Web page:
Lessons Learnt Running a Start-Up

One of the revolutionary changes that the internet has brought with it has been the steep drop in the cost of starting a business. Doing so used to be a considerably expensive endeavour, but we now have affordable online solutions for everything from payments and marketing to access to information on virtually everything. Combined, these factors have drastically brought down the cost of starting and running a business.

However, there are costs associated with these benefits as well: because of lowered barriers to entry, there are so many players competing for market share in virtually every field imaginable. From cars, electronics, and consumer goods to online services, professional consultancies, and even specialized services such as yoga classes and piano lessons, you have to compete against dozens of different companies all competing for a piece of the pie.

How can you, as an aspiring entrepreneur, navigate the start-up landscape and carve out a little business niche for yourself? This article covers the most important areas that you should spend some time thinking about before, during, and after launching your own business.

Do your homework

You can’t start a business without an idea. But what might be more important than having a great idea is maintaining a high level of professionalism and consistency once you’ve started running.

What are some of the things you need to plan for and get right?
a) Before launching, know what your customers want or need
b) Have a checklist of critical tasks that you can cross off one at a time
c) Refine and tweak your product or service iteratively
d) Consistently market yourself
e) Optimize operations

Let’s take a closer look at what each one of these things entails.

Understand the needs of your target market

Many start-ups fail because they don’t understand their audience, or because they misjudge their needs. The first thing you need to do when starting up is to identify your target audience. If you know who your buyers are, you will know whom to sell to. Define your target market, learn everything you can about them, tailor your ads, your product, and even your marketing language and colors with the kinds that work well with them, and slice out a clear and well-defined niche for yourself.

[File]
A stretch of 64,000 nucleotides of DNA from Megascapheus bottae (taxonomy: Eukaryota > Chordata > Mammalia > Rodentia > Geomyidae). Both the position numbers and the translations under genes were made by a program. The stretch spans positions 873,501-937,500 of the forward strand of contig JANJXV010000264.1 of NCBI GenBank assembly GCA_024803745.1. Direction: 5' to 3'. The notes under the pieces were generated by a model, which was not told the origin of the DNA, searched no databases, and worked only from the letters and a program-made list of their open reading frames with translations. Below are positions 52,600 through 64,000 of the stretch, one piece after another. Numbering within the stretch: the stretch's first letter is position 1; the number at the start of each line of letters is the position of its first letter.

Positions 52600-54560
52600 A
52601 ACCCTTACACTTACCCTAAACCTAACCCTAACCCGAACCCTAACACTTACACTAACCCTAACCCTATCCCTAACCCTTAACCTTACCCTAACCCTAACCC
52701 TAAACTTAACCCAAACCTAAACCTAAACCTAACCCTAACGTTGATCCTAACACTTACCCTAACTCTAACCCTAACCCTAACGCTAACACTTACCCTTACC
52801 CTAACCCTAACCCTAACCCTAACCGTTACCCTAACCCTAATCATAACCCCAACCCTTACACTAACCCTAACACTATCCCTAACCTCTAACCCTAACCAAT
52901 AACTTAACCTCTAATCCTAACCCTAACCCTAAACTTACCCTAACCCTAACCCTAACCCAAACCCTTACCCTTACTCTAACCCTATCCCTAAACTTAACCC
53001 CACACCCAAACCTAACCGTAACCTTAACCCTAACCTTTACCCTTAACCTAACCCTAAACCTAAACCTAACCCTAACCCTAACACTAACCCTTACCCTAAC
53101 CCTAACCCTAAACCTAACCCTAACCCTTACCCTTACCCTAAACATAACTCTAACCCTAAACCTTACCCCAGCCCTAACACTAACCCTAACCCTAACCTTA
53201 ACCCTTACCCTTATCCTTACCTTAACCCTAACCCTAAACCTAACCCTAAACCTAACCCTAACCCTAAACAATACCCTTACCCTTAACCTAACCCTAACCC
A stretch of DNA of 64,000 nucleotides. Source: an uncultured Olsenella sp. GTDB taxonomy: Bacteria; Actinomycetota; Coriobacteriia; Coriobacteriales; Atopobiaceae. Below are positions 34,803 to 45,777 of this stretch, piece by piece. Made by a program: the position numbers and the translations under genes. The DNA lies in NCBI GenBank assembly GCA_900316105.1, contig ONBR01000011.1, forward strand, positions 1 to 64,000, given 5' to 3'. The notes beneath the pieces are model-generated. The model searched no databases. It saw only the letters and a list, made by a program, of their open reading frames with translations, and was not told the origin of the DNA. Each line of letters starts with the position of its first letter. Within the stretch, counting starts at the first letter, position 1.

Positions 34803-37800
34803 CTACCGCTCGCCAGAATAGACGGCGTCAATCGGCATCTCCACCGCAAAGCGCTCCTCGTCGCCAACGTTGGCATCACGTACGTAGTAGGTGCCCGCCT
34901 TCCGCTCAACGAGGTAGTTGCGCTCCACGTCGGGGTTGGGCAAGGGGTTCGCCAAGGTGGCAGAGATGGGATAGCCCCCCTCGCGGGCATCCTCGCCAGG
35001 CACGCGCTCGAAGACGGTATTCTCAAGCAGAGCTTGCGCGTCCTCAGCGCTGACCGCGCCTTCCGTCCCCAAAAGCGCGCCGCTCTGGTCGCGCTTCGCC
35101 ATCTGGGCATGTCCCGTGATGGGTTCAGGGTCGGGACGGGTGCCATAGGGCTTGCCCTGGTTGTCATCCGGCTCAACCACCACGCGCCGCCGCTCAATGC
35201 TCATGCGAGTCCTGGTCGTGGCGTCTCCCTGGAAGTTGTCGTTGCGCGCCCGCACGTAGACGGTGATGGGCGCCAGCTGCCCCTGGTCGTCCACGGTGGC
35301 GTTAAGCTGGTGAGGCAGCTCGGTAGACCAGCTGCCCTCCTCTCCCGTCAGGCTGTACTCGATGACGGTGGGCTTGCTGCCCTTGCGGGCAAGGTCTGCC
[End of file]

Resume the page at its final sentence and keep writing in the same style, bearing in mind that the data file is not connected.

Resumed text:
Surveys, quizzes, and polls can be used to collect customer information. Once you know what it is that you have to do, and for whom, you can actually go about doing it.

Get your launch plan right

The next step is to start thinking about the operational items listed below.

  • What will you call yourself?
  • What outreach channels will you use?
  • Where can your clients be found?
  • Do you need a web page, or can you manage on other platforms?
  • What is your budget? Can you survive for at least six months?

Incrementally refine your product

It’s better to launch an imperfect yet functional product than to take forever perfecting one. If you’re able to provide something that users can actually use, then you can launch with confidence. Just be sure to have working feedback mechanisms in place so that you can listen to what people are saying about your product, because that feedback is what you will need to make changes to the product as you initiate the improvement process.

Always market yourself

Being competitive requires more than having a great product or selling at a very low price. It also involves being relevant, and keeping yourself constantly in the minds of customers. A finely-tuned social media strategy that regularly produces content, engages with users and learns from them, and answers questions and promotes products and services regularly is what will win you big dividends in the long run.

Also, your customers will expect you to be on social media. In fact, studies have shown that over 60% of all consumers use social media for customer service and to learn about new products and services.

Social media will not directly translate into sales, but it does help in business promotion by increasing your brand awareness. It also helps with data collection, in improving customer engagement at a very low cost, and developing high-quality leads.

Optimize ops

Pay attention to operational items beyond the product itself. Create relevant content regularly, invest in sharing widgets and plugins for your site, create creative social posts and ads, put auto-responders in place, make use of email marketing, and take the time to tweak your brand, your product, and your positioning to perfection incrementally over time. If you get this right, you will have a growing edge over everyone else over time.

Businesses can be improved in numerous ways, but these five areas are the ones that will give you the most mileage over the long run. Take a step back to assess where you are and where you want to be, and develop a personal approach to getting these steps right. You can then focus on other areas as you grow and are able to really get into technical and operational optimizations.